Wish We’d Said That

Photo of Wilde by Napoleon Sarony (1882)

Oscar Wilde (16 October 1854 to 30 November 1900) The Divine Oscar is recalled daily by defamation lawyers, cautioning their prospective clients.  But we prefer to recall his playfulness, his essential kindness, and gargantuan wit. Richard Ellmann, in his biography of Wilde (1987), said of him that he “had to live his life twice over, first in slow motion, than at top speed. During the first period he was a scapegrace, during the second a scapegoat…His language is his finest achievement. It is fluent with concession and rejection. It takes what has been ponderously said and remakes it according to…

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(Documentary by Shane Salerno, 2013) (The Catcher in the Rye by J. D. Salinger, 1951) The consolation of philosophy.  That gave Salinger some peace from his war-borne PTSD, his difficulty with close relationships, his hankering for younger women, his feather-like sensibilities and his disdain for almost any other living writers. It also gave us his best book, Franny and Zooey (1955), but regretfully, it conferred upon him an unwholesome permit to abjure the world, retreat to a snow-bound hut and write for the sake of writing. Alas, he may have been clapped-out by the time he perfected his Unabomber impersonation – his 1965 story,…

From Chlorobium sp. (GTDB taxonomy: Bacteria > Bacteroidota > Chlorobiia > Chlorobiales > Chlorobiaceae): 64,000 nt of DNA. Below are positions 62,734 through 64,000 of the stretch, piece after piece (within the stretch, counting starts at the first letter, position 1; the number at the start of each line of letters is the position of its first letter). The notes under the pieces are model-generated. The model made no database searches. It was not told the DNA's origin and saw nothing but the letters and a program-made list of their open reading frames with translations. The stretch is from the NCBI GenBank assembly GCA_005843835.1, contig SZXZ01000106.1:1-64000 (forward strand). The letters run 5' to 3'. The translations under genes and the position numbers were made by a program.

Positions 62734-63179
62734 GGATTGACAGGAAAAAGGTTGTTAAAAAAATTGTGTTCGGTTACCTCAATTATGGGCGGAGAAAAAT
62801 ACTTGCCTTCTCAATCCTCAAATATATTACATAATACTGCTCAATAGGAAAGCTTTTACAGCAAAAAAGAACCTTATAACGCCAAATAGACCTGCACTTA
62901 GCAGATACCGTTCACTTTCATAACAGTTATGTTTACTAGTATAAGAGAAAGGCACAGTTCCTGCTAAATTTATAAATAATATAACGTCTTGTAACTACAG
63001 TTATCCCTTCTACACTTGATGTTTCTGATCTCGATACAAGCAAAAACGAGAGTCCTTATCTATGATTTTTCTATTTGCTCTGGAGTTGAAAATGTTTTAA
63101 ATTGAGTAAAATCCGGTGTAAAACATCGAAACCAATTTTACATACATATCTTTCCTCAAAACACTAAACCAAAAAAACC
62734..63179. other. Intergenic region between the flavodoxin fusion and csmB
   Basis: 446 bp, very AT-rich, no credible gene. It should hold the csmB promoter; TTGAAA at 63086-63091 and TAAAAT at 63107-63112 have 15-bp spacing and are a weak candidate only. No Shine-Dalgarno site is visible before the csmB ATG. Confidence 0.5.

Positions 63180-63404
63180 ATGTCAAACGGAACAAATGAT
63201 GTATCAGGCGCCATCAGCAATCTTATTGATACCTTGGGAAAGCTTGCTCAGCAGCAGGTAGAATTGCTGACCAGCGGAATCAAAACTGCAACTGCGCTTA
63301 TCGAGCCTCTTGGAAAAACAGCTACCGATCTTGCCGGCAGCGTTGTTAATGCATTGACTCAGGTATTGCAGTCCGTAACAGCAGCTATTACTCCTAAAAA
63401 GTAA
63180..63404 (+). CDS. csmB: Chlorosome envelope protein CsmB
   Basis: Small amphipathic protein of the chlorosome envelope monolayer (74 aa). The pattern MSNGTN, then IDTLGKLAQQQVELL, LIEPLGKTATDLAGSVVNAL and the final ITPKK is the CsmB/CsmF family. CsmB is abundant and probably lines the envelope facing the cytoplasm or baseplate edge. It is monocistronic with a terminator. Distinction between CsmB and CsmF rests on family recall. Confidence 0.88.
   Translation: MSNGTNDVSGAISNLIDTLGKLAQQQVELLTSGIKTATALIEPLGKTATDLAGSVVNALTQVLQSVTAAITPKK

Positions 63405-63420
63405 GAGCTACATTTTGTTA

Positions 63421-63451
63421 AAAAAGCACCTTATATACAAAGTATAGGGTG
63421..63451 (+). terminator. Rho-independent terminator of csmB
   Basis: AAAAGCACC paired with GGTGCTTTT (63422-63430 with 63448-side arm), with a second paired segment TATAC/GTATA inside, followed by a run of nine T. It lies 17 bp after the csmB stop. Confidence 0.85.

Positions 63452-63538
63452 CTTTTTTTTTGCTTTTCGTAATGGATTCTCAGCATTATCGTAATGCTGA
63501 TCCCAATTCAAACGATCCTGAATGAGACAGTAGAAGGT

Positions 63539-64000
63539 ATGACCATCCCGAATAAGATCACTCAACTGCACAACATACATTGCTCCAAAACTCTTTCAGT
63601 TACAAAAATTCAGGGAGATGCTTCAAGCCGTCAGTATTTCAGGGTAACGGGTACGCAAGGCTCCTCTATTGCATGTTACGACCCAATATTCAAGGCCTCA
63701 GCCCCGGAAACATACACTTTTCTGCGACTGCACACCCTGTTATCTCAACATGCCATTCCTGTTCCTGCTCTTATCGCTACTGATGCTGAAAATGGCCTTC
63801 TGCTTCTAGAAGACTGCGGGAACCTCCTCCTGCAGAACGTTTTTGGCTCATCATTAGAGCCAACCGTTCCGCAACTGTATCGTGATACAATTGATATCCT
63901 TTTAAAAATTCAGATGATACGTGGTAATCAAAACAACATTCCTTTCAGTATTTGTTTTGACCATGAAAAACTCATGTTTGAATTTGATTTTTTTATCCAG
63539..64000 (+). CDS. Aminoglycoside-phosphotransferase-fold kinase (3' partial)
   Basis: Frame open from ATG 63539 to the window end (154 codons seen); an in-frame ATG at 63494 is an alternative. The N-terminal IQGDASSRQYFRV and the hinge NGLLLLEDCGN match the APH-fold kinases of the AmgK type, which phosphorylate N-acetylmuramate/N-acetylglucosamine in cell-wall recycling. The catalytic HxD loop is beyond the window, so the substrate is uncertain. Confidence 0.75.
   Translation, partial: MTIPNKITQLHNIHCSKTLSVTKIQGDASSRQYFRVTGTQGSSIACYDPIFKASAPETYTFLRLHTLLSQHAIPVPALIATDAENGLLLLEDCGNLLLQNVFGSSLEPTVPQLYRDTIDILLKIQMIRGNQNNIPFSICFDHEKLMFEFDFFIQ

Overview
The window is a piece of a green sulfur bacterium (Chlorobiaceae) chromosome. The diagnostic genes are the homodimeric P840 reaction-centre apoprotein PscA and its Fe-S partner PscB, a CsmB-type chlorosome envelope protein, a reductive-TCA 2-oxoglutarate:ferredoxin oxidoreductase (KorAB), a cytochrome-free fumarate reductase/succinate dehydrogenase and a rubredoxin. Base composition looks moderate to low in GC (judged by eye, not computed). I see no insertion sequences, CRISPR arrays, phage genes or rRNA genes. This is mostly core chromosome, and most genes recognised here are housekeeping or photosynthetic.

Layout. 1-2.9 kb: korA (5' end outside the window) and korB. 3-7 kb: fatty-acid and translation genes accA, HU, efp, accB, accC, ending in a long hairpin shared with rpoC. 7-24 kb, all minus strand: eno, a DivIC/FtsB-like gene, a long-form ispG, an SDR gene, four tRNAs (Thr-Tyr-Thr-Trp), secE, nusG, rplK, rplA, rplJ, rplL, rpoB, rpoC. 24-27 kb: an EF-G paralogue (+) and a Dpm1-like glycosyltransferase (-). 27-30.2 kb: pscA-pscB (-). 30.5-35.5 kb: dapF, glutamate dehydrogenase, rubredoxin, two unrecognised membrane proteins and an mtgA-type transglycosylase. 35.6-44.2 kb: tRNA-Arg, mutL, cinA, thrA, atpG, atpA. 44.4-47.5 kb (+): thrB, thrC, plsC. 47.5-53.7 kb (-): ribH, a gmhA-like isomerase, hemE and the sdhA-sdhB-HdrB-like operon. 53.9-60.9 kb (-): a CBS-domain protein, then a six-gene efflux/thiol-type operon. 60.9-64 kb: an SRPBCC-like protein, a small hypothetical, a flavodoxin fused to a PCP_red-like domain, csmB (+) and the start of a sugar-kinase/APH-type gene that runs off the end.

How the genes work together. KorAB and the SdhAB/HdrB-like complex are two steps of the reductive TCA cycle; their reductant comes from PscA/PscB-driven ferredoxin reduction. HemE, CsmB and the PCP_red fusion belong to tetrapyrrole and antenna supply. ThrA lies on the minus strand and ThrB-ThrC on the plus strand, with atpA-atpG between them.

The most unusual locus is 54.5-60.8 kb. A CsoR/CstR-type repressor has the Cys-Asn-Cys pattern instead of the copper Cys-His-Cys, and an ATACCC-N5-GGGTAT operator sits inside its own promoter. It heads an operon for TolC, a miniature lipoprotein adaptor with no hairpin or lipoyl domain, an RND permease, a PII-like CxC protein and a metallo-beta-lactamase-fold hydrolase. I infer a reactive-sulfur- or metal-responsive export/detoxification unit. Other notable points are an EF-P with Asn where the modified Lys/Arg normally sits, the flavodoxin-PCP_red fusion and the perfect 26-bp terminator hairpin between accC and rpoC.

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Happy Birthday, Blaise

September 1, 2017 | Posted by Peter Jakobsen | Classic Books, WRITING & LITERATURE |

Blaise Cendrars (born 1 September 1887) Happy birthday to the weird and wonderful Blaise Cendrars (real name, Frédéric Louis Sauser) whose alter ego kept creating alter egos (Our review of Moravagine is here.) In La Pierre, 1 September 1917, during the war in which he lost his right arm, although that didn’t slow him down, he wrote: “And more than ever I marvel to see how simple everything is, how easy, useless, and absolutely unnecessary. We commit the most gigantic acts of stupidity and the world hee-haws with joy as, for example, with war, its fanfares, its Te Deums, its…

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Pride With Prejudice

Jane Austen (16 December 1775 to 18 July 1817) “Her acute sense of character, her bland irony, her exquisite powers of organisation and presentation, turned the uneventful lives of well-fed people in quiet corners into enchanting novels.”* She may have belonged, as Edward Said claimed, ‘to a slave-owning society,’ but Jane Austen was a great writer – one of the very greatest – of small things, and the interior of the provincial English mind. She wasn’t so fussed about ‘themes.’ She wrote about girls looking for a man to marry, which was of prime importance then; today, 200 years after her premature…

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Dante Defeats Disappointment

Image of Dante by Agnolo Bronzino

Giosuè Carducci (27 July 1835 to 16 February 1907) refused the Dante Chair in Rome because, among other things, he feared its politicisation, no doubt correctly. Yet it must have rankled because Carducci knew what many of the wise knew: that the life and work of Dante Alighieri is a miraculous example to all. In these times of artistic, financial, intellectual and moral bankruptcy, verged on a new theocratic age, it is salutary to consider this extract of Carducci’s poem to Dante: “Dante, how comes it that my vows I pay To thy proud image? Still I meditate The verse…

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